Sunday, February 26, 2017

Coming to America - Reflections of an academic

Las Vegas Strip at night - photo Tarah Hodgkinson
by Tarah Hodgkinson

There has been a great deal of media recently regarding the immigration policies of the United States and the now blocked executive order banning citizens from numerous countries. During this madness, I traveled to attend the Western Society of Criminology’s (WSC) annual conference in Las Vegas.

Academic conferences have become a bit of a ritual. Go, give a talk, see some other talks, network with some new colleagues, catch up with old colleagues, and check out the local city. Unlike SafeGrowth trainings or SafeGrowth Summits where we teach how to address local problems affecting local people and create local solutions, most academic conferences are bereft of any action research and rarely, if ever, engage with the local community.

Rather, they present a string of experts in specialized areas, talking about small and trifling data, without any local voice or real change. Claims of “policy implications” often suffice for demonstrable action.


However, the vibe at WSC this year was markedly different than other academic conferences. It was clear that a number of those attending were shaken by recent political choices. Many of the annual award winners used their acceptance speeches to demand a call to action around what has been called, discriminatory, racist and Islamophobic policy decisions.

Alex Piquero, winner of the Western Society of Criminology President’s Award, gave a talk on immigration that undermined the misconception that immigrants commit more crimes.

Flamingo Hotel in  Las Vegas - photo Tarah Hodgkinson

On the street, however, it appears these divisive politics are emboldening a new generation of culture jammers. With their rights under attacks, citizens have taken to the streets, various prime ministers have promised to protect those who seek refuge, universities are making statements, staging protests and waiving application fees to those affected.

What can be done?

At this critical time, it seems that neighbourhood engagement is the key. In SafeGrowth that happens by empowering and training citizens to solve their own neighborhood problems and by rebuilding trust, collective efficacy, and social cohesion. These are the actions that help everyday citizens learn practical skills to destabilize the narratives that seek to divide, rather than unite us.

2 Replies so far - Add your comment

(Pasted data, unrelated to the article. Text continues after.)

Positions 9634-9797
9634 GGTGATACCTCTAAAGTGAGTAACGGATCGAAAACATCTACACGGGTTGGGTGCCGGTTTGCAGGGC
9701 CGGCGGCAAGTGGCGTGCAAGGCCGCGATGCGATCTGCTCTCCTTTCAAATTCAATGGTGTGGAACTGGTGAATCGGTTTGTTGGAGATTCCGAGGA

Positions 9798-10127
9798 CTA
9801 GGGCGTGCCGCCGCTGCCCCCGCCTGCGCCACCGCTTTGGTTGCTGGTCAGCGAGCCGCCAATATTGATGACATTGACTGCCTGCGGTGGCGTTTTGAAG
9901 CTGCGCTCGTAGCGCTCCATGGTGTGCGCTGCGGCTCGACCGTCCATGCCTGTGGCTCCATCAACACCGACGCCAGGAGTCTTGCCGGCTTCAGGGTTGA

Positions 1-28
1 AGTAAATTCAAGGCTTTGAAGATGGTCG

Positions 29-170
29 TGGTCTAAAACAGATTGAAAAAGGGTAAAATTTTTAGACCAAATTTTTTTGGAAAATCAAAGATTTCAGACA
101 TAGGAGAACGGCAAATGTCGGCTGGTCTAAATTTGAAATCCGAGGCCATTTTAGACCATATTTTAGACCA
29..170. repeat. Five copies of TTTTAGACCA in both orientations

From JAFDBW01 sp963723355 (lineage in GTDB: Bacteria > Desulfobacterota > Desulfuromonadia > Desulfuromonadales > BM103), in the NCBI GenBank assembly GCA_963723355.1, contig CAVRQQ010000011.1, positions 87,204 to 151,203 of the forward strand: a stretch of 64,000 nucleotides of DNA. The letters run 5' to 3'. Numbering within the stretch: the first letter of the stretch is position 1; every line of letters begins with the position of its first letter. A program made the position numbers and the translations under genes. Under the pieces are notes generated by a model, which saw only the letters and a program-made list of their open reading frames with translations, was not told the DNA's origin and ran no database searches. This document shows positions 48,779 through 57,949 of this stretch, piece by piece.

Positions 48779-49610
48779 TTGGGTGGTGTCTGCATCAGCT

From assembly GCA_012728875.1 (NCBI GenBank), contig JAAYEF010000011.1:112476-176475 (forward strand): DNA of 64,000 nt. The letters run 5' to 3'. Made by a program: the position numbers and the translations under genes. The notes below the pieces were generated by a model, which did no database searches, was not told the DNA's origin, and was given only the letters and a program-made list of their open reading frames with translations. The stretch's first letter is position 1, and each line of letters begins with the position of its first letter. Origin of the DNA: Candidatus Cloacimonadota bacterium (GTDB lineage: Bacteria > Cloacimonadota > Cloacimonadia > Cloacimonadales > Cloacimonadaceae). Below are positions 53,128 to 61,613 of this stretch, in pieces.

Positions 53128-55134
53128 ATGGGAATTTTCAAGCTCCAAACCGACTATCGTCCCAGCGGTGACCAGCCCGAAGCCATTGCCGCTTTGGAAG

1. Using this blog for discussion of political activism essentially unrelated to the core topic is not of interest. In fact, I unsubscribe as my own form of activism.

  2. JL, I understand how politics today creeps into all our lives, even when not welcome. Sorry, you felt you had to leave. I respect your decision but respectfully disagree with your assessment. JL, if you are willing to report on events or presentations of an alternate criminological perspective ignored here, feel free to submit a guest blog. We encourage open debate. 

    From my view, this blog reported on comments by the criminological community regarding the current state of political affairs. In this case that included scholars at the Western Society of Criminology conference including, no less, the winner of the Society’s President’s Award. Those criminologists obviously felt that large P politics is negatively influencing crime policy, particularly immigration policy. From such a large and important group of criminological experts, that is noteworthy and important. 

    On one hand, I’ve been critical of the narrow and policy-irrelevant role of criminological theory regarding crime prevention (a point Tarah makes in her blog). On the other hand, when criminologists step forward into public debate it would be unfair to ignore speakers at a major criminology conference who sound alarms regarding proposed federal policy, particularly regarding immigration. Tarah’s blog does an admirable job reporting that. 

    As for SafeGrowth, we strive to help neighborhoods turn back from the brink of crime. Right wingers appreciate our focus on individual responsibility as a part of rebuilding neighborhoods. Left wingers appreciate our focus on building a collective response and enhancing social cohesion. Thus SafeGrowth strives to be neutral on large P politics, preferring on-the-street strategies that work, not large P political posturing that doesn’t. After all, victims of crime come from all political persuasions. 

    When Tarah says that big P politics are divisive, it is hard to ignore that fact. But I can see where a comment like, “divisive politics is emboldening a new generation of culture jammers”, shows personal bias. Blogs are, after all, a combination of reporting and opinion.

    However, Tarah concludes by saying: “neighborhood engagement is the key…by empowering and training citizens to solve their own neighborhood problems by rebuilding trust, collective efficacy, and social cohesion”. 

    I cannot imagine a better way to bring right and left perspectives together to solve their mutual crime problems.


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